After Energy Price Decontrol

The Role of Government Conservation Programs

by Stanley Besen, Leland Johnson

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This study examines issues in formulating national policies for energy consumption and conservation. The central question is: What rationale remains for government conservation programs if we assume that the movement toward price decontrol continues? The Note explores the validity of two rationales for intervention: (1) energy prices will remain faulty indicators of the social value of energy resources even after price decontrol, and (2) consumer response to energy prices is inadequate. Focusing on the first rationale, Sec. II discusses major price distortions that will remain even after natural gas prices are decontrolled. Section III addresses the role of government action to promote conservation in light of these distortions. Focusing on the second rationale, Sec. IV describes the more limited government role that might remain if these distortions are eliminated. Section V concludes by emphasizing that complacency caused by the current softness in world oil markets may hamper government actions to promote efficient energy use.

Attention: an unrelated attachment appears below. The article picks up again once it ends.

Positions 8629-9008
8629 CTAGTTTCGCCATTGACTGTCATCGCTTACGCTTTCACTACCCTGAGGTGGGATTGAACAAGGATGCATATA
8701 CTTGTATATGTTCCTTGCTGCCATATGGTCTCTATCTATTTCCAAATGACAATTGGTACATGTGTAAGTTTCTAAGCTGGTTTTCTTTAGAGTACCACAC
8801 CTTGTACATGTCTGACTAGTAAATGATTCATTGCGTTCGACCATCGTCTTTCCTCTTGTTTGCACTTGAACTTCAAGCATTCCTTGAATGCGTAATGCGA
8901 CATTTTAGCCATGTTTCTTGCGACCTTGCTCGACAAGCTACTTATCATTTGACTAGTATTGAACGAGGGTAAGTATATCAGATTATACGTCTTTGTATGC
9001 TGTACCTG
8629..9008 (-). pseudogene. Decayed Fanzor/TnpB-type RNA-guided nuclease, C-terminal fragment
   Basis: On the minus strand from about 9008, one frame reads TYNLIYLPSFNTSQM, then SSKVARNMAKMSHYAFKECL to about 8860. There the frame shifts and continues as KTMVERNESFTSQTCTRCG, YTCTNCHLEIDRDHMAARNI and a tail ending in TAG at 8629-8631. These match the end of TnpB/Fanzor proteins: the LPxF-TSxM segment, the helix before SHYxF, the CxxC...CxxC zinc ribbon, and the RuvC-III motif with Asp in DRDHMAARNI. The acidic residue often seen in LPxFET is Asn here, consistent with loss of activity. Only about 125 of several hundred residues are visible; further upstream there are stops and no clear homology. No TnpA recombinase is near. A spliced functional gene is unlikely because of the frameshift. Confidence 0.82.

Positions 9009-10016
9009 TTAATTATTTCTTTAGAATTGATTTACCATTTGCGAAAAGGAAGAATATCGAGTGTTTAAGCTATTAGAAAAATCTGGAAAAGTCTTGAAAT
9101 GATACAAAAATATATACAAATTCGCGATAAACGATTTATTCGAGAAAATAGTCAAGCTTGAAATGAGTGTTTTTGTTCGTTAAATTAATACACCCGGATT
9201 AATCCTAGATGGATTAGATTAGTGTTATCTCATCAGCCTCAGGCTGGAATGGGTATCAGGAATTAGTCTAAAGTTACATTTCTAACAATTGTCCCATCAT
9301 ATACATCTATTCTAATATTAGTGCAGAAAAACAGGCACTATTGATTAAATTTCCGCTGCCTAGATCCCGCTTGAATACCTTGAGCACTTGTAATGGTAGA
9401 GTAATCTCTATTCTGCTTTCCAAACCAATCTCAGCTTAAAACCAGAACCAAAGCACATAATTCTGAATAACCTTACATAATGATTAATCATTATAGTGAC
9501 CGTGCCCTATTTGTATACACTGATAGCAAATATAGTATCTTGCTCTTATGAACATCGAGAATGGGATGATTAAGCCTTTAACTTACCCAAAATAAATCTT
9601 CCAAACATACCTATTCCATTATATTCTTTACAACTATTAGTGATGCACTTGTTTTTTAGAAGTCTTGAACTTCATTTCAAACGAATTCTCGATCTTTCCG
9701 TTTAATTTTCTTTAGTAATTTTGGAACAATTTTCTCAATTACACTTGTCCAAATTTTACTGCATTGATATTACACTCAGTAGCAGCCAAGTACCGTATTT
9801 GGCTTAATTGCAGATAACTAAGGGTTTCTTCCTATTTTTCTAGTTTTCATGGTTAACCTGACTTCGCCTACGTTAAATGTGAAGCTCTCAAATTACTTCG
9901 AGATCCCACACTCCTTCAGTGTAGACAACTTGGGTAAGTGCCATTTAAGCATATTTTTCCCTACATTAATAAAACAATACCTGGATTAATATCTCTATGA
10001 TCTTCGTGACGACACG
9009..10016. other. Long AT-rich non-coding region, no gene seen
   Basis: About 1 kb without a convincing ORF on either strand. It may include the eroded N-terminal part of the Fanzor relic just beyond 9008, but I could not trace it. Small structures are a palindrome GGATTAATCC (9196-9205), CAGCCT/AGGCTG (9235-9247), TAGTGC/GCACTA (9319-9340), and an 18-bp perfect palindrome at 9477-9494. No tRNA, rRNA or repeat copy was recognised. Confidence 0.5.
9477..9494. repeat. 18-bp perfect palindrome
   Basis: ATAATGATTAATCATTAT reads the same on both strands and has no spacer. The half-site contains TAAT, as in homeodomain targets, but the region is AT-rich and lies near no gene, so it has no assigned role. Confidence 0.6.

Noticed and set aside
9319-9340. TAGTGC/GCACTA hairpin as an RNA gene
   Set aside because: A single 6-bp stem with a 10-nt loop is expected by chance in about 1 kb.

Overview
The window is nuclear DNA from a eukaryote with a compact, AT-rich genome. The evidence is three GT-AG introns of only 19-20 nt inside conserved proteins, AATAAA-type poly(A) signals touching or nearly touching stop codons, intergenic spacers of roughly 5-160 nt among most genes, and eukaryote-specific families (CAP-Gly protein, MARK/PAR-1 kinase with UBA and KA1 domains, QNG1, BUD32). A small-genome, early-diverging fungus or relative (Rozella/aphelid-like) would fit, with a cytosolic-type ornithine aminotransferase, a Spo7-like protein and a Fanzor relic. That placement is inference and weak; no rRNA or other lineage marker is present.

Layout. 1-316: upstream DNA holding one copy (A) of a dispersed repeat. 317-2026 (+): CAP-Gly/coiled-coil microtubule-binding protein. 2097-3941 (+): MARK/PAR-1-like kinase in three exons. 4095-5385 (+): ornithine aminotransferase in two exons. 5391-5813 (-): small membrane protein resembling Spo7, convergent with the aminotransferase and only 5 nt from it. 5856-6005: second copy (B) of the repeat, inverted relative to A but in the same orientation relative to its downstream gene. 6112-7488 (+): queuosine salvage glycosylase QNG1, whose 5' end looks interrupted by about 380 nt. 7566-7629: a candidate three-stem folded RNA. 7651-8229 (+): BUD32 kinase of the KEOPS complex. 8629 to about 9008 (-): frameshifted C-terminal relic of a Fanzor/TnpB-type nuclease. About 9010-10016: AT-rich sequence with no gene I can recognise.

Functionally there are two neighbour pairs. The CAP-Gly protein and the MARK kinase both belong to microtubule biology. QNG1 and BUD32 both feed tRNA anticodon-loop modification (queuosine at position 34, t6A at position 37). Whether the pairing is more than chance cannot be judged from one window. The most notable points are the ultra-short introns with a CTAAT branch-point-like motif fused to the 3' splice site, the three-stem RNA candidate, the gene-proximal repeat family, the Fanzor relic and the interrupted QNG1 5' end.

This report is part of the RAND Corporation Note series. The note was a product of the RAND Corporation from 1979 to 1993 that reported other outputs of sponsored research for general distribution.

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